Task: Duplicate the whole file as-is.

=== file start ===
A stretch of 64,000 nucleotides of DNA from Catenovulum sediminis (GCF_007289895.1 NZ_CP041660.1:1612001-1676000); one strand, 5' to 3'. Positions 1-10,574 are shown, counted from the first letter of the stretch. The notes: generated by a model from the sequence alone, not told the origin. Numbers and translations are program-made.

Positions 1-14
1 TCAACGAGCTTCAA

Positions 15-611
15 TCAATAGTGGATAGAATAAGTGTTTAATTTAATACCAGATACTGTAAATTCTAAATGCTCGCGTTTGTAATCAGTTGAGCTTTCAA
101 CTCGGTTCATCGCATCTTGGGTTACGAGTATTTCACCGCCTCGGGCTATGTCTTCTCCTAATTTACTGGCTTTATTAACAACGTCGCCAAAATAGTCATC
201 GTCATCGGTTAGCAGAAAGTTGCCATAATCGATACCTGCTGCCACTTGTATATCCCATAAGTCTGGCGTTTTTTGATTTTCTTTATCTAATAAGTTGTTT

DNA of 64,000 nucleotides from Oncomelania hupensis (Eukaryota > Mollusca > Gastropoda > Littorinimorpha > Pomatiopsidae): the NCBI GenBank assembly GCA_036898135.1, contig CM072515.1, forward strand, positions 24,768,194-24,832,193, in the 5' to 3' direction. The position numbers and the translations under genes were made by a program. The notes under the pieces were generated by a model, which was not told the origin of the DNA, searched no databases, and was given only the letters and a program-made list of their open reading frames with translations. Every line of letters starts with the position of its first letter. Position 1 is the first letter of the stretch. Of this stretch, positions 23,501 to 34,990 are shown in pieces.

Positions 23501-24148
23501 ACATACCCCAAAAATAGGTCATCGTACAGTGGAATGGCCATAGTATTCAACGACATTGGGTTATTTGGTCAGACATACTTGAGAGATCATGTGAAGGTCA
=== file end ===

A stretch of 64,000 nucleotides of DNA from Catenovulum sediminis (GCF_007289895.1 NZ_CP041660.1:1612001-1676000); one strand, 5' to 3'. Positions 1-10,574 are shown, counted from the first letter of the stretch. The notes: generated by a model from the sequence alone, not told the origin. Numbers and translations are program-made.

Positions 1-14
1 TCAACGAGCTTCAA

Positions 15-611
15 TCAATAGTGGATAGAATAAGTGTTTAATTTAATACCAGATACTGTAAATTCTAAATGCTCGCGTTTGTAATCAGTTGAGCTTTCAA
101 CTCGGTTCATCGCATCTTGGGTTACGAGTATTTCACCGCCTCGGGCTATGTCTTCTCCTAATTTACTGGCTTTATTAACAACGTCGCCAAAATAGTCATC
201 GTCATCGGTTAGCAGAAAGTTGCCATAATCGATACCTGCTGCCACTTGTATATCCCATAAGTCTGGCGTTTTTTGATTTTCTTTATCTAATAAGTTGTTT

DNA of 64,000 nucleotides from Oncomelania hupensis (Eukaryota > Mollusca > Gastropoda > Littorinimorpha > Pomatiopsidae): the NCBI GenBank assembly GCA_036898135.1, contig CM072515.1, forward strand, positions 24,768,194-24,832,193, in the 5' to 3' direction. The position numbers and the translations under genes were made by a program. The notes under the pieces were generated by a model, which was not told the origin of the DNA, searched no databases, and was given only the letters and a program-made list of their open reading frames with translations. Every line of letters starts with the position of its first letter. Position 1 is the first letter of the stretch. Of this stretch, positions 23,501 to 34,990 are shown in pieces.

Positions 23501-24148
23501 ACATACCCCAAAAATAGGTCATCGTACAGTGGAATGGCCATAGTATTCAACGACATTGGGTTATTTGGTCAGACATACTTGAGAGATCATGTGAAGGTCA